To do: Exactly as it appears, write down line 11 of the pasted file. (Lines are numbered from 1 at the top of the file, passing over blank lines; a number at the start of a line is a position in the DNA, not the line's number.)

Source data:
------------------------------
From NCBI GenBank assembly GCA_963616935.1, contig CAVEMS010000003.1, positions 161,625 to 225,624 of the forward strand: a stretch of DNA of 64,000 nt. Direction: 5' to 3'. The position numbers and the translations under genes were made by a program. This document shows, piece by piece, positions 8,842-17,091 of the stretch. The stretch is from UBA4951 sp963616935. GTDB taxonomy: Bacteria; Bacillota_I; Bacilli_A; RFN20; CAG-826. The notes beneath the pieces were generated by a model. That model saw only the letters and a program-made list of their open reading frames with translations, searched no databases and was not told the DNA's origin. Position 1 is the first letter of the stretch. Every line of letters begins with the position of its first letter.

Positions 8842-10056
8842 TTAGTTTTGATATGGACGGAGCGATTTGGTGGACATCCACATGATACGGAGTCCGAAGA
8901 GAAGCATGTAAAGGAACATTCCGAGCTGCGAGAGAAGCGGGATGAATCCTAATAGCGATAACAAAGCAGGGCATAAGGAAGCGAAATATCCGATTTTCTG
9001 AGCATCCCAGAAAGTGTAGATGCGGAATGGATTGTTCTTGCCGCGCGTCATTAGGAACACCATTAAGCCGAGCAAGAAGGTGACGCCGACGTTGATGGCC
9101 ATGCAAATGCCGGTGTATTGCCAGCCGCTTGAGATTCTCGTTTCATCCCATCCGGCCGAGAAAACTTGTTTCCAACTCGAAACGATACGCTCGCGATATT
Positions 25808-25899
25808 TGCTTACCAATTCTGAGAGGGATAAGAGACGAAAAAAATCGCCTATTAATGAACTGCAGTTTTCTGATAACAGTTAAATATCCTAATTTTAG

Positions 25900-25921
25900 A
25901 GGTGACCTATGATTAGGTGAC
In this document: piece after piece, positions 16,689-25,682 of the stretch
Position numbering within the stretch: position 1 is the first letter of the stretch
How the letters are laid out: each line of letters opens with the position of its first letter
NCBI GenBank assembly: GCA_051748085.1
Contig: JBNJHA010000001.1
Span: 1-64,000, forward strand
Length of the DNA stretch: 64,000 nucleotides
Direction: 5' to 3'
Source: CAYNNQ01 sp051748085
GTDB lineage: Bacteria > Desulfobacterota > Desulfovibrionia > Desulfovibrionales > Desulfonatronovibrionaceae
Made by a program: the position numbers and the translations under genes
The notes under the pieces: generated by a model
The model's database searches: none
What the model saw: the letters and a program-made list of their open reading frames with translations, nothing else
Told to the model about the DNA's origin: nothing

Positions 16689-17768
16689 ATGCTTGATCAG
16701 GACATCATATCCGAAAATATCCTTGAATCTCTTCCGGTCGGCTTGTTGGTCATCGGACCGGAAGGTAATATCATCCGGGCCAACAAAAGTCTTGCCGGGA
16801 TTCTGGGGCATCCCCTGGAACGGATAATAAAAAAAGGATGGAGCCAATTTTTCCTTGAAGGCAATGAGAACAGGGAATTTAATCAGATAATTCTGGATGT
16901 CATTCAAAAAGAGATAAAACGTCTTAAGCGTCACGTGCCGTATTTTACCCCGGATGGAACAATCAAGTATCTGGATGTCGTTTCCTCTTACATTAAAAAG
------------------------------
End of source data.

25901 GGTGACCTATGATTAGGTGAC